Adobe states that Edge would be a standalone project besides Dreamweaver, Flash Professional, and Flash Builder. As the web standards become more powerful and efficient, it makes sense for Adobe to take provide tools to make it easy to designers to express themselves using these standards.
You can learn more about Edge and download the preview version of it on Adobe Labs.
Earlier this week Adobe announced a new technology called Wallaby that will enable its users to convert Flash projects into HTML5. Unlike the Flash iPhone Packager, Wallaby will not be able to convert any ActionScript into interactive HTML5 content, instead the tool simply makes it possible to convert Graphical content in FLA files into HTML5 ready content that may be displayed on webkit browers and iOS devices such as the iPhone and the iPad. Wallaby conversion works only with FLA files written in AS3 format.
You can learn more about Wallaby and download it from Adobe Labs, but you should note that this is an early technology showcase, so do not expect it to be bug-free.
Google has recently launched a beta feature for users of YouTube to allow them to view videos on YouTube directly using HTML5 without the need to have the Flash Player installed. The feature is still in beta and will not work with monetized videos or videos with annotation. It is also not supported by all browsers yet.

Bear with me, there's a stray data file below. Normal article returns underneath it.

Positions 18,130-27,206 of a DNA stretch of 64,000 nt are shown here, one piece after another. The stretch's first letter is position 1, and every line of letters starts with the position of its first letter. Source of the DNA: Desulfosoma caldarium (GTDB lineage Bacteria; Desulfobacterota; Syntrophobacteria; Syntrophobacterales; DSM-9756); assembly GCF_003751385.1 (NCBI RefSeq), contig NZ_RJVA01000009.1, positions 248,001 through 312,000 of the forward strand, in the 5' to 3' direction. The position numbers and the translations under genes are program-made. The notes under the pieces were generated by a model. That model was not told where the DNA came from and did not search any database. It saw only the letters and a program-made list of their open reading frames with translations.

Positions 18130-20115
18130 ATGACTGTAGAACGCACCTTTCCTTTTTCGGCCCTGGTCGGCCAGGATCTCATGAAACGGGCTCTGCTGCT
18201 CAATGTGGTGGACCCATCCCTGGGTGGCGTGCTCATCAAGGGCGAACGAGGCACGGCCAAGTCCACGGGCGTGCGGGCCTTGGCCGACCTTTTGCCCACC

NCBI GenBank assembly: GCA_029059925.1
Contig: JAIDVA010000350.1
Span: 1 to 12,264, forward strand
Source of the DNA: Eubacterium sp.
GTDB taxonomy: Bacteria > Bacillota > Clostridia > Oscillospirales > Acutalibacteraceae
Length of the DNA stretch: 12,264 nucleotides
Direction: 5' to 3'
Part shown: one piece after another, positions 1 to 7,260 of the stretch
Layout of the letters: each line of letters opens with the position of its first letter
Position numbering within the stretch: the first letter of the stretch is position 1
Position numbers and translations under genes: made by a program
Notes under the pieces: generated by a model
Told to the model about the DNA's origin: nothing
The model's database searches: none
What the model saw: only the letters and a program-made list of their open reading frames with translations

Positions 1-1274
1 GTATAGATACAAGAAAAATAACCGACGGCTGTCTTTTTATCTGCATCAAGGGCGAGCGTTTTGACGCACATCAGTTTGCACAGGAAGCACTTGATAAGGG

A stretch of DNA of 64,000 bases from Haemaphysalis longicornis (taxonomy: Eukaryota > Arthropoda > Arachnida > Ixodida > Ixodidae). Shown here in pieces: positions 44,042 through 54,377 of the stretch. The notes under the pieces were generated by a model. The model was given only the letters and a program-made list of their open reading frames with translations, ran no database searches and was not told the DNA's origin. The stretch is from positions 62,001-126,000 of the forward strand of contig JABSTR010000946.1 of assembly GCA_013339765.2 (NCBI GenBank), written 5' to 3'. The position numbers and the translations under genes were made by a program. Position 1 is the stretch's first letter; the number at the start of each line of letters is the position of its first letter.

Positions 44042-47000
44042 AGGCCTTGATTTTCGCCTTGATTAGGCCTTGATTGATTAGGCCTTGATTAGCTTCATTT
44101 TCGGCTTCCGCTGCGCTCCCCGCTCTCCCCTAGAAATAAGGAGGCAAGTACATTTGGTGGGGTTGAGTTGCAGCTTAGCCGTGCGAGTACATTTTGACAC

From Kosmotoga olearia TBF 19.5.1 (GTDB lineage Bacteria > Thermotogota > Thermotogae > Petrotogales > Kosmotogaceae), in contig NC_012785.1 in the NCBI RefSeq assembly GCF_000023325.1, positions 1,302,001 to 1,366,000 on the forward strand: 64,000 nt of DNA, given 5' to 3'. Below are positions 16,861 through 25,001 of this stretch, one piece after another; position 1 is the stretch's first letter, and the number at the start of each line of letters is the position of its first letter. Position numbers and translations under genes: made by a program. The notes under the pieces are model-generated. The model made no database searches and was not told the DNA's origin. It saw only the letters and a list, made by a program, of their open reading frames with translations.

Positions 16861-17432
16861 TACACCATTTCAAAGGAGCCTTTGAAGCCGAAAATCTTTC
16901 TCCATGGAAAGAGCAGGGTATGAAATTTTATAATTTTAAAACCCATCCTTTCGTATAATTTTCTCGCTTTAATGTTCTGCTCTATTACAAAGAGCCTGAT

If YouTube was to rely primarily on HTML5 instead of Flash then this would be a major loss for Flash technology as YouTube is one of the most popular websites on the Internet and one which has helped promote the use of Flash as the optimum method for delivering video on the Internet.
The movement towards HTML5 instead of Flash for delivered video is motivated by the will to rely on open web standards instead of relying on a proprietary 3rd party technology such as Flash. It also makes more sense to implement a video directly, the same way an image is embedded, instead of relying on a plug-in to do the job.
However, playing a video is a more interactive experience that needs additional navigation tools and may not be placed and played the same way an image is showed. This of course can still be achieved by using AJAX instead of Flash, but it will take a lot of time before such technologies can replace Flash video because the support of HTML5 is still buggy across different browsers. The consistency that the Flash Player provides is also a big advantage that will be very hard to duplicate using HTML5 and AJAX.
You can read more about this on TechCrunch. You can also try out the new HTML5 playback feature on YouTube through its TestTube page.
Earlier this month Adobe release the public beta of its upcoming AIR 2.0 SDK – codenamed Athena. The latest version of the SDK will enable you to create AIR applications with new features such as the support for mass storage devices, advanced networking capabilities, multi-touch gestures, HTML5 & CSS3 support, and many other new features. You can learn more about Athena and download the SDK at Adobe Labs.